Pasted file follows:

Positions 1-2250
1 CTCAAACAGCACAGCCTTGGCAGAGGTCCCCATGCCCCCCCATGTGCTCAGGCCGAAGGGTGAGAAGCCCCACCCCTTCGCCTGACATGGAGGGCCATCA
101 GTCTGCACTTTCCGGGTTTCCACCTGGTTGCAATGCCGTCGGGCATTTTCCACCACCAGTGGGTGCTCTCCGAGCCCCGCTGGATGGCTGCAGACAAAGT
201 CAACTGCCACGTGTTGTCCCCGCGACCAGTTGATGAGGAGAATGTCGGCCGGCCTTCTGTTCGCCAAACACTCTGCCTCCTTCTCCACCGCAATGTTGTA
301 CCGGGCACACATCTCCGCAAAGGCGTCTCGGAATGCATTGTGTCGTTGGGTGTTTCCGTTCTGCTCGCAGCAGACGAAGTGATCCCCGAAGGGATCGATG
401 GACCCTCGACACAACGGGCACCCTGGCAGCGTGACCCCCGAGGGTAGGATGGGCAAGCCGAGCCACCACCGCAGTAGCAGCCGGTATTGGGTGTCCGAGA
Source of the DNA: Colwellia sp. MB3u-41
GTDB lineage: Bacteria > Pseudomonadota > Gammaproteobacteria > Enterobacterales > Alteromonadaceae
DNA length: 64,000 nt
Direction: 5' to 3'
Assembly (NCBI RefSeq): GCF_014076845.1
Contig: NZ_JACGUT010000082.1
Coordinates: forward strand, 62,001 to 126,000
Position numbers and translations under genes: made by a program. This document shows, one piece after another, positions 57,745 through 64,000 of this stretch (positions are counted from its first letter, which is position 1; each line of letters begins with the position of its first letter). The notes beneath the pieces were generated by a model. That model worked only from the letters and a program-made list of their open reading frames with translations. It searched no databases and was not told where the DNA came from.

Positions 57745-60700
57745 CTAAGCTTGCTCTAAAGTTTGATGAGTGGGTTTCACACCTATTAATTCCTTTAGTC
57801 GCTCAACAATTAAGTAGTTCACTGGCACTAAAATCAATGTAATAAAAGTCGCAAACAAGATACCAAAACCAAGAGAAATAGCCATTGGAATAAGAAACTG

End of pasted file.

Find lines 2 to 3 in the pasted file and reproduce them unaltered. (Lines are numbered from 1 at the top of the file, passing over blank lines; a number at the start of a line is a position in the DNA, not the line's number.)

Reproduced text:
1 CTCAAACAGCACAGCCTTGGCAGAGGTCCCCATGCCCCCCCATGTGCTCAGGCCGAAGGGTGAGAAGCCCCACCCCTTCGCCTGACATGGAGGGCCATCA
101 GTCTGCACTTTCCGGGTTTCCACCTGGTTGCAATGCCGTCGGGCATTTTCCACCACCAGTGGGTGCTCTCCGAGCCCCGCTGGATGGCTGCAGACAAAGT